I've moved the apex of the sharp arches more to the centres of the glyphs and raised the points where the curve meets the stem (right side of n) and lowered the points where the straight bit meets stem (left side of n). I've adjusted black x and light question mark, but I think c and e are ok. I've noticed since posting this image that the bowl of d (and p) in the black weight is too small compared to b and q, so I've changed that but not in the image above.

eliason's picture

I think that's a nice improvement Dave.

hrant's picture

Agreed.

hhp

daverowland's picture

Thanks! I've been battling with the |a| a bit more. Especially in the light weight I've not been happy with it. Here's as it stands now in text, along with shrunk eth. Ignore the acute positions, I've not sorted them out yet!

hrant's picture

The Bold "a" is decent, but I can't say I like the Regular one.

BTW in the Bold "g" the middle join is too close to the head.

hhp

daverowland's picture

How about this |a|?

I don't understand which part of the g you mean, but I think this one is a little better:

eliason's picture

On the /a/, would it make any sense to have the kink at the left rather than at the bottom of the bowl, and the straight section be the top of the bowl rather than the bottom?

hrant's picture

I can't see the "a" difference. The "g" is better.

hhp

daverowland's picture

The bowl is shorter and slightly more angular. I have tried the a with a straight top and corner on the left, but it's too much I think, and doesn't relate as well to the other letters.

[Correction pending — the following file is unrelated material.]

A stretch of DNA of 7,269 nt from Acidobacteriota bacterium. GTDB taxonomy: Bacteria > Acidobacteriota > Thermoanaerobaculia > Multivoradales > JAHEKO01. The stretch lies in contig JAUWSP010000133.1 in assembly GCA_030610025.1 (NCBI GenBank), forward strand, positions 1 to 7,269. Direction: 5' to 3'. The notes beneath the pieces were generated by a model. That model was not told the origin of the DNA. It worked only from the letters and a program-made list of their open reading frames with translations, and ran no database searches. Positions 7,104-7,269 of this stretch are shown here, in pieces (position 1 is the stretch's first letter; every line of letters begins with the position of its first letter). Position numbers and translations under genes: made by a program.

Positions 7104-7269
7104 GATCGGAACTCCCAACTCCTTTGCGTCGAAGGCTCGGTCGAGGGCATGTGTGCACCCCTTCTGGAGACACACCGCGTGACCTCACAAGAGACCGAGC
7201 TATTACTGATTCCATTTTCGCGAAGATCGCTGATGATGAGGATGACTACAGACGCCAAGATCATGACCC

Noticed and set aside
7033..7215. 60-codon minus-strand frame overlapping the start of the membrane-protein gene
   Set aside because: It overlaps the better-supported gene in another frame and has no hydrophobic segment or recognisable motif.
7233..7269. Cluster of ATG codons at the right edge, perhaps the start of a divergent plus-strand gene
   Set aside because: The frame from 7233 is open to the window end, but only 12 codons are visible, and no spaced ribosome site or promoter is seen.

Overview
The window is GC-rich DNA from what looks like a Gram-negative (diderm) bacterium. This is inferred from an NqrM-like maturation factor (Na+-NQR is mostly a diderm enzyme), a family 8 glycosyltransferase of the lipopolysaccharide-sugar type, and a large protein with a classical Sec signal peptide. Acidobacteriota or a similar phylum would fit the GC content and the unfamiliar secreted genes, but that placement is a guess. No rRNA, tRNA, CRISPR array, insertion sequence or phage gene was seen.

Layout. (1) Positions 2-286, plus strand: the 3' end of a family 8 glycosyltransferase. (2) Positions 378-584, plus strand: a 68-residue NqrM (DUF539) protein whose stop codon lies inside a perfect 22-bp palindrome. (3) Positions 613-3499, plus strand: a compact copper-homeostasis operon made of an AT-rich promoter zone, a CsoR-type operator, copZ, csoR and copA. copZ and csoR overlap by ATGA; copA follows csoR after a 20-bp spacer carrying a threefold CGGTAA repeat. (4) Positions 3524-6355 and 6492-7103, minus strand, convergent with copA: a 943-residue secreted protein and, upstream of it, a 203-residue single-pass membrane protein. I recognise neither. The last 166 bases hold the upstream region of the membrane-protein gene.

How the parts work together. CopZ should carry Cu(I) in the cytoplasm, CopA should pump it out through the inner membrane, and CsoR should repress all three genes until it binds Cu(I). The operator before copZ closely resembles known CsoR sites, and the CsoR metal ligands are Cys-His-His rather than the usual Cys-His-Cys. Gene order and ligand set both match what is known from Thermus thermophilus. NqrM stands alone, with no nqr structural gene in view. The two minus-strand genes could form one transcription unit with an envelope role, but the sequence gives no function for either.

LexLuengas's picture

It's definitely an improvement to the prior (regular weighted) /a/. The construction seems fine to me as you have it now. The proposition of Craig is worth considering, though. ITC Galliard has a beautiful /a/ ;-)

What has to be corrected is, in my opinion, the shape of the white space of /a/'s bowl.† Now it doesn't suit the other white spaces very well. Look for example at Albertus.

A second observation would be that the top of the bowl (still in the regular weight) gets thicker in the middle, while in the bold weight it thins gradually towards the joint.

I also agree with hrant about the /g/.

† Naturally, reshaping its white space implies reshaping it itself.

daverowland's picture

I think I might be getting somewhere with the 'a'. With a completely sharp point on the left of the bowl, it looks bad. This is an attempt to reflect the treatment on the eye of 'e'. Top is new, bottom old.

Bendy's picture

I prefer the lower version, it's more unusual. Hoping to have time to come back to the pdf for a fuller critique, sorry dissertation is taking over my life for the next couple of weeks!

daverowland's picture

Really? I prefer the top one for black and the bottom one for light! The more I tinker with it the more it feels like I'm going round in circles.

daverowland's picture

Hey Ben, any idea when the Reading MA work will be put on the internet? Really interested to see it.